There are many different ways to fill a body with art. Some people commit to giant cohesive pieces that can fill a space as large as their back. Other people have too many ideas to settle on one big concept.
That’s where patchwork tattoos come in. You can start an impressive patch collection if you’ve got a few tiny tattoos on your arm or leg.
What Is a Patchwork Tattoo?
A patchwork tattoo isn’t a specific kind or style of tattoo. It’s actually a method of tattoo placement. When most people get a tattoo sleeve, they’ll have one giant cohesive tattoo or a few medium or large tattoos designed to fit the space harmoniously.
Patchwork tattoos are a bunch of small tattoos collaged together with a little empty space in between, like how you would iron patches onto a denim jacket. They don’t necessarily need a theme that ties them together, and there usually isn’t a background to fill the space. It almost looks like each tattoo is a sticker or a patch stuck to your body.
Why Get a Patchwork Tattoo?
Not many people start with the idea of getting a patchwork sleeve. They’ll get a few small tattoos on a part of their body and realize they have a lot of empty space.
It might look awkward, especially if they’re far apart. There usually won’t be room for a larger tattoo because the small tattoos occupy too much valuable skin real estate.
If the tattoos cannot be connected or incorporated into a larger piece, they’ll just continue with the theme until the whole area is full of small tattoos.
What Can You Do With the Negative Space Between Patchwork Tattoos?
Many people prefer to leave the negative space between patchwork tattoos empty. If you’d like to fill the space, choose something that won’t clash with your tattoos.
Some people fill the area with a smoky, misty effect. You can use color or gray, depending on what would look best with your tattoos — totally up to you.
You can also fill the space with tiny designs or simple patterns like stars, swirls, or spider webs. Some people create contrast against patchwork tattoos by filling in all the negative space with blackwork.
If that wouldn’t disrupt the borders of your tattoos and make them difficult to see, it might look rad. But maybe ask your tattoo artist for their opinion.
Can You Design a Patchwork Sleeve?
If you already know you like the way patchwork tattoos look, you can design a sleeve to be patchwork from the start. You’ll actually have better luck that way.
If every move is planned out, you can create ideal symmetry, sizing, and spacing between each tattoo. You’ll also be able to fill up the space bit by bit.
The process starts with deciding what to incorporate into a giant patchwork area. Your tattoo artist can help you design each element to fit perfectly together. You don’t necessarily have to get all the tattoos simultaneously either — you can start small and add more later.
You can get a new one every few months, working from the original design template. If you’re a little bit addicted to tattoos, going this route will give you something to look forward to. No pain, no gain.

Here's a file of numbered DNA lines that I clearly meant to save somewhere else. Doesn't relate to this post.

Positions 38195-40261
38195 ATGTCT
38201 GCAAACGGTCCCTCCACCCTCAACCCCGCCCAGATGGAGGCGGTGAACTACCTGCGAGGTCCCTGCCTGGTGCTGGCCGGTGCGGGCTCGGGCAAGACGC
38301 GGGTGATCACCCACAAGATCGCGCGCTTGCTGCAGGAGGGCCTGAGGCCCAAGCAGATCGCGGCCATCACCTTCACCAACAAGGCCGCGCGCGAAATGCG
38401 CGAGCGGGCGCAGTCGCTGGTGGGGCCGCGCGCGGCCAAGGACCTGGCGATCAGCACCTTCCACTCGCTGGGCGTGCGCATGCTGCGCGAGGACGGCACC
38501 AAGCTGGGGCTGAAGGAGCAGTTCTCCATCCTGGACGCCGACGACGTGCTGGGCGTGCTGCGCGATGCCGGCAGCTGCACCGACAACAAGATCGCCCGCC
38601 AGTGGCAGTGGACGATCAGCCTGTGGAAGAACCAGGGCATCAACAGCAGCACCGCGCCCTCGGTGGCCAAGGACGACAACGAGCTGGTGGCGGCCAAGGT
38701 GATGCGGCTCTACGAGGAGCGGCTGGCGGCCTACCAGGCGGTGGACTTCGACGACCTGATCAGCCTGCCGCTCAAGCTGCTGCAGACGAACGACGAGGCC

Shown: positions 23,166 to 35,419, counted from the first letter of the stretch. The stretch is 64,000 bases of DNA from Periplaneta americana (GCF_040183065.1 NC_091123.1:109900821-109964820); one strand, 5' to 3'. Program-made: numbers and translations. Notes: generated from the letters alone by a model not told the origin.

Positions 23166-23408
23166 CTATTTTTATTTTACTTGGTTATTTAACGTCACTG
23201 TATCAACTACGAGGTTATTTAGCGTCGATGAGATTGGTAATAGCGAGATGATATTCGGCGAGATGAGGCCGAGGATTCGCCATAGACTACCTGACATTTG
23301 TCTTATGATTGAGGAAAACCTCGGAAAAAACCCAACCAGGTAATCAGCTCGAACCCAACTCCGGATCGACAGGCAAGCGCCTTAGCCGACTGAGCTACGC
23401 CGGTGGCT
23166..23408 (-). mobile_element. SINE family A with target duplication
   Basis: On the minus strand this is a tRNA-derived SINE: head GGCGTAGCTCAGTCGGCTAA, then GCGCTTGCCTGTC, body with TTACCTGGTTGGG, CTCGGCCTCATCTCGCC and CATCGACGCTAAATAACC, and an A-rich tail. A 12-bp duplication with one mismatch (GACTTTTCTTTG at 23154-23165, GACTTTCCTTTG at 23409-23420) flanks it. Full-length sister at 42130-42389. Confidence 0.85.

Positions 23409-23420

Remember that your patchwork sleeve will be a work in progress until you’ve filled most of the space. It might look a little weird while it’s still in progress, but the end result will be worth it. And some people actually dig the bumper sticker effect.
Try to avoid the temptation to impulsively fill in the empty space just to make it go away. Spend some time thinking about what you want and why you want it.
What Styles of Tattoo Are Used for Patchwork Tattoos?
Patchwork tattoos can be any style, but they look best if you stick to the same style throughout. Sameness in style is almost more important than cohesiveness in theme.
If you have many different ideas going on in many different styles, your patchwork sleeve will look chaotic (unless that’s your jam). If everything is the same style, there will be some order in the creative chaos.
If you like watercolor tattoos, go all watercolor. Neo-traditional style is very popular for patchwork tattoos. If you choose to do it in color, try to marry your tattoos in a color palette harmony. If not, there’s nothing wrong with keeping your motif black and gray.
Are Patchwork Tattoos Embroidery Tattoos?
Patchwork tattoos are sometimes confused with embroidery tattoos, which actually look like patches. Embroidery tattoo is a style made of small lines that come together to look like an embroidered or sewn-on patch. Every line will look like its own thread.
Embroidery tattoos are beautiful, and the technique is very difficult to execute properly. If you want an embroidery tattoo, choosing an experienced artist specializing in the art style is important. If you can, check to see how their work has healed.
Embroidery tattoos have a lot of nuances that may not look great after the healing process if the tattoo isn’t performed properly.
Ready To Start Filling Some Space?
If you’re ready to start filling up your skin with patchwork tattoos, it helps to have at least a loose game plan before you begin. Make sure you give yourself enough time to heal between each tattoo. That’s where great aftercare comes in.
Our aftercare set contains everything you need to nourish, protect, and soothe your tattoos as you add them to your patchwork collection. Our CBD-infused foam soap and healing balm enrich and fortify your skin as it heals.
Our topical antiseptic and anesthetic spray keeps bacteria away from your healing tattoo while soothing the uncomfortable, itchy sensation that happens while your tattoo is healing.